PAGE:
As September continues to move along at a rapid pace, another Saturday has arrived with Randy Seaver providing a new challenge this week:
1) Many of our ancestors migrated to a distant place. Which one of your ancestors migrated the furthest? Or the furthest in North America? It could be in one big move, or in several smaller moves over their lifetime. How far did they travel? Do you know the route they took?
Aside from the myriad of ancestors I have who emigrated from various points in England to Massachusetts during the early colonial era, my handful of ancestors who migrated in the late 1800s in steerage class on slow ships – traveled the longest distances to settle in their new homes.
1.My Puritans sailed roughly 3200 miles from England to New England, with most of them landing in the Boston, Massachusetts area. Given the time period, their voyages were the scariest.
2. My great grandmother, Anna Jensen Coleman, and her family migrated from Copenhagen, Denmark to Calais, Maine, sailing first to Canada out of Copenhagen and then traveling southward into Maine in 1884, completing about 3,383 miles.
3. Two of my paternal great grandparents, Michael Scerbak and Anna Murczko, left Ujak, Slovakia and headed to Hamburg, Germany to sail to America in steerage class via land, crossing about 650 miles through Europe. Including their trip to Passaic, New Jersey, the distance was about 4,350 miles. What is even more amazing is the my grandmother made the trip twice and my great grandfather Michael made the trip at least three times! Michael takes first place for most miles traveled during those three trips.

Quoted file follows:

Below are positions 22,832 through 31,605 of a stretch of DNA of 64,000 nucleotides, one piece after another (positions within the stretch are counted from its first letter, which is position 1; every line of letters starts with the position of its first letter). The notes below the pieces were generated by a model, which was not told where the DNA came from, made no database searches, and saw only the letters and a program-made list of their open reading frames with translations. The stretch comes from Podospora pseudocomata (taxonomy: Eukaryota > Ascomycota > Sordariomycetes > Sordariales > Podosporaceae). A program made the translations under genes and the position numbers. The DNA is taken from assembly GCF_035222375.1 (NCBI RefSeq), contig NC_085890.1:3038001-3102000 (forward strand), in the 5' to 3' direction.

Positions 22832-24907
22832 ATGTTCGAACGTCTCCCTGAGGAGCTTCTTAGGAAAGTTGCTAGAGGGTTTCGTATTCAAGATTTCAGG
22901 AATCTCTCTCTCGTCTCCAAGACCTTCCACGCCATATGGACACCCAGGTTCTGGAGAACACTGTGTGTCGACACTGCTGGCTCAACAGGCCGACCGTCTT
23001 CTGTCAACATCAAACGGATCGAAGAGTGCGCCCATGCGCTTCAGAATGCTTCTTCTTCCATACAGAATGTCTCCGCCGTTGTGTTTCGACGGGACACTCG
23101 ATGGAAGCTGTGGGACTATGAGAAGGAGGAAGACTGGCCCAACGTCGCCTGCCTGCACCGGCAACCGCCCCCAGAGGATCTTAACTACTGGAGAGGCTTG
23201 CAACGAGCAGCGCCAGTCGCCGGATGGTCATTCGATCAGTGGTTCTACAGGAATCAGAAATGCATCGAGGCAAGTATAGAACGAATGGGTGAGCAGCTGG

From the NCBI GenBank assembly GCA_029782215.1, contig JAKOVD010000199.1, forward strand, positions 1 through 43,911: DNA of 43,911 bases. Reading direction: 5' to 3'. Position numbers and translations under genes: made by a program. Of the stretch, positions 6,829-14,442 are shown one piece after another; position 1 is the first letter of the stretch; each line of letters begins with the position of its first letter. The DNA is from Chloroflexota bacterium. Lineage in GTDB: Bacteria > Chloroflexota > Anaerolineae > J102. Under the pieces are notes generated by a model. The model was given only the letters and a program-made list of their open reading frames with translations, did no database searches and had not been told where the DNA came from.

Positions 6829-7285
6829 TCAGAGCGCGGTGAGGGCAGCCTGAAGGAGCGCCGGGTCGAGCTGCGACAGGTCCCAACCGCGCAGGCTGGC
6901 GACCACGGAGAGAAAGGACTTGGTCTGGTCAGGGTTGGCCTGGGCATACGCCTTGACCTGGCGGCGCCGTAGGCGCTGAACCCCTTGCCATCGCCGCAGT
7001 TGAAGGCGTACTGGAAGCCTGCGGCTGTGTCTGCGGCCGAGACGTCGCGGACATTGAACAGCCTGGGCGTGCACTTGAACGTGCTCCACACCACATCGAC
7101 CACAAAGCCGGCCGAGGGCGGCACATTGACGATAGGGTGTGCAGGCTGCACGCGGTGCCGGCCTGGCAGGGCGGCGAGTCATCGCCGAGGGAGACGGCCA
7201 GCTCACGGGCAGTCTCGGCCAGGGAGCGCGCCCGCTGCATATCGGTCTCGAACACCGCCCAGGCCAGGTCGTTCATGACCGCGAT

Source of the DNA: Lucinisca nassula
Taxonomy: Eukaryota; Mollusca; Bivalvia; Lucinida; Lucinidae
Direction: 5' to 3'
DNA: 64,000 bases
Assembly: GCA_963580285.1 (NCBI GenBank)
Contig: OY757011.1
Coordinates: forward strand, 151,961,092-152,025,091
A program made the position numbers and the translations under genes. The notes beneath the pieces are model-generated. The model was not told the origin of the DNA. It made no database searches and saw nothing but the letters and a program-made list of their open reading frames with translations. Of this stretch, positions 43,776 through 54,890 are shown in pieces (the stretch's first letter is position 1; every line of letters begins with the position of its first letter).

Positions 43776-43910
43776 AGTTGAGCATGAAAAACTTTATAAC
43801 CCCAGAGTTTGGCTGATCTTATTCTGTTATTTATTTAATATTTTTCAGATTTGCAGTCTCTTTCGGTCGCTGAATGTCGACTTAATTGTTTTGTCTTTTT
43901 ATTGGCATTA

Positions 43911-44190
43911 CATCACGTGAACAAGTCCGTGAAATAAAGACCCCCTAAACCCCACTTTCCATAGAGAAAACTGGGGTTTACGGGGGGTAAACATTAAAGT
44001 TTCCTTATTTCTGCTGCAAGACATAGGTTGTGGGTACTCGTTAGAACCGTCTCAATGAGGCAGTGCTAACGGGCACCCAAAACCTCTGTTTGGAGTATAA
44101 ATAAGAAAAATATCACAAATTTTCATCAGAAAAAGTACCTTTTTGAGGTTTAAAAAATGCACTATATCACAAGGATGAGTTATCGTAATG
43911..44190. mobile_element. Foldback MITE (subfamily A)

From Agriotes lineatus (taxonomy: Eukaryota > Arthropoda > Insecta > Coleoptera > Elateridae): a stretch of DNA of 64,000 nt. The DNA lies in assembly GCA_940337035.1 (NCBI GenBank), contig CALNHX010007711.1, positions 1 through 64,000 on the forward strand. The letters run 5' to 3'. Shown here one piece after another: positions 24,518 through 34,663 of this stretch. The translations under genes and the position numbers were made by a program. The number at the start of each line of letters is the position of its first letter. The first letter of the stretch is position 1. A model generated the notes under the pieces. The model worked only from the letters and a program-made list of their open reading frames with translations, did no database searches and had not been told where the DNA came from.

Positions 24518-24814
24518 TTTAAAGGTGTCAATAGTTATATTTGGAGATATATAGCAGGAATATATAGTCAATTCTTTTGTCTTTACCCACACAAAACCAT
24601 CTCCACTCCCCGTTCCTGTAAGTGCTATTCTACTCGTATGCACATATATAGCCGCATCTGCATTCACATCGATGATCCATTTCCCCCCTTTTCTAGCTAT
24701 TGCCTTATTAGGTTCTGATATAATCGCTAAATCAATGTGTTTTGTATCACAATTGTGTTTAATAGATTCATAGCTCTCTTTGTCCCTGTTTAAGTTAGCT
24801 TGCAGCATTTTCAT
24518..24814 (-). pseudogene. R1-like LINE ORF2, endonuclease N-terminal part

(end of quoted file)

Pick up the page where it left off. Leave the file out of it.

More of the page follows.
4. My other two paternal great grandparents, Stephen Kucharik and Maria Kacsenyak, left Vysna Sebastova, Slovakia, also sailing from Hamburg, Germany, and first settled in Delano, today part of Mahanoy City, Pennsylvania before moving permanently to Passaic, New Jersey. To my knowledge, they never returned to Europe once they emigrated. Their land and sea voyage took them from Vysna Sebastova to Mahanoy City for a total distance of about 4500 miles.
5. In modern times, my maternal grandparents, Vernon Adams and Hazel Coleman, moved to multiple homes between Calais, Maine and Ridgewood, New Jersey multiple times. All moves were made by car. My mother hated all the moves. However, no single move was longer than about 300 miles.
6. Of all my family members, I am the only one to move further west than Pennsylvania, so I guess I win first prize for the longest move in recent times, from New jersey to California, which is about 2775 miles, which I traveled by air.
Thanks, Randy, for this week’s challenge, This was fun.
2 thoughts on “Saturday Night Genealogy Fun: Ancestors Who Migrated a Long Way”
Did the Scerbaks go back and forth so many times to visit relatives?
They mostly came to NJ to work in the factories to earn money to take back home. However, my grandmother came back in 1910 and stayed. Village life was really tough with much poverty and illness.